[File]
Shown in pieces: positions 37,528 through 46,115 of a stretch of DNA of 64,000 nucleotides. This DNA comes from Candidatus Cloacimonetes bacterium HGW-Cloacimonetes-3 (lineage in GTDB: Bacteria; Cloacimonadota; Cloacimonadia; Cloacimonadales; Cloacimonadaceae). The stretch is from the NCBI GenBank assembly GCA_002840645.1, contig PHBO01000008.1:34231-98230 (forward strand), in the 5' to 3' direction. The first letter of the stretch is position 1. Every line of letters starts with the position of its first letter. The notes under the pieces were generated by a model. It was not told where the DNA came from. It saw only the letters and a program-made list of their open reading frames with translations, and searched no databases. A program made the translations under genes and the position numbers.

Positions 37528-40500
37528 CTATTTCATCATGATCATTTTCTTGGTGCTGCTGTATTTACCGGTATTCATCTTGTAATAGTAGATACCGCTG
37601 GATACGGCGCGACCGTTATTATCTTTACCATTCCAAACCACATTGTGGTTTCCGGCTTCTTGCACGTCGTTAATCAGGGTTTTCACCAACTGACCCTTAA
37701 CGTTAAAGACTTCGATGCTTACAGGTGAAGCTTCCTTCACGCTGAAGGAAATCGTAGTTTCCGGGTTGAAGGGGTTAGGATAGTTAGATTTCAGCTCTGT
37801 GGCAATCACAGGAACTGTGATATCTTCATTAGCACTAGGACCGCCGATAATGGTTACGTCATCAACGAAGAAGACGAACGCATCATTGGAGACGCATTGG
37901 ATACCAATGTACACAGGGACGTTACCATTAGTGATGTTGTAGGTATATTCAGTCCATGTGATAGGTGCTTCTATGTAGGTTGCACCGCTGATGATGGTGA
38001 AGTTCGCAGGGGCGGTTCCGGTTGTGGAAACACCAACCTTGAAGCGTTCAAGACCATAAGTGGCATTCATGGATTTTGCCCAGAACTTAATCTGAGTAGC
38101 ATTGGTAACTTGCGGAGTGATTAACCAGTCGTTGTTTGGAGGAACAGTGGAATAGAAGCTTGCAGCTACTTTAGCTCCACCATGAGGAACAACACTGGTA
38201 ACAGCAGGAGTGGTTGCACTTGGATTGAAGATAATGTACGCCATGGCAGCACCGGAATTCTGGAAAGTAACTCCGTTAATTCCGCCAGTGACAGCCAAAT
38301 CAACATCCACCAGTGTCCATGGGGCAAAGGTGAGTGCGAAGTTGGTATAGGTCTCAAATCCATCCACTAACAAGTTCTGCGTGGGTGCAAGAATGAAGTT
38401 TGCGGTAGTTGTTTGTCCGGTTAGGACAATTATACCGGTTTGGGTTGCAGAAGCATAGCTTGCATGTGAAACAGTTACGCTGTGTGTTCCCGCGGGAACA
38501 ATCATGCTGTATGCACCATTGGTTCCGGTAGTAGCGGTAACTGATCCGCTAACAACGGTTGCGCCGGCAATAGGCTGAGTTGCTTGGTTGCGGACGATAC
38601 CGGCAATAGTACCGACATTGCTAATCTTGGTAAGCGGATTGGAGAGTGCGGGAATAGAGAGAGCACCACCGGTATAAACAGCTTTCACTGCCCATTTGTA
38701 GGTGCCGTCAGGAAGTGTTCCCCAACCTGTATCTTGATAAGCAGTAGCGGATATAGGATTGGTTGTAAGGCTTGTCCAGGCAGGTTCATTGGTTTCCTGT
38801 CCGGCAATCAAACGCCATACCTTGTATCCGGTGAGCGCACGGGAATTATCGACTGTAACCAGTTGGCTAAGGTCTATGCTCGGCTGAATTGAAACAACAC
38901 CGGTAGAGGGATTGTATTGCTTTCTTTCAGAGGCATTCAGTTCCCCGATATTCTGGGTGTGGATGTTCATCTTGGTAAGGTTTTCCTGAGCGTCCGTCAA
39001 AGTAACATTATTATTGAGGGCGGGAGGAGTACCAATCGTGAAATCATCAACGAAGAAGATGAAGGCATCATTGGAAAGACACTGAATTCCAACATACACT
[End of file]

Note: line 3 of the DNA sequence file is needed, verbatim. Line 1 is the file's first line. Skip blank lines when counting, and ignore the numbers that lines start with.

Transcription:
37528 CTATTTCATCATGATCATTTTCTTGGTGCTGCTGTATTTACCGGTATTCATCTTGTAATAGTAGATACCGCTG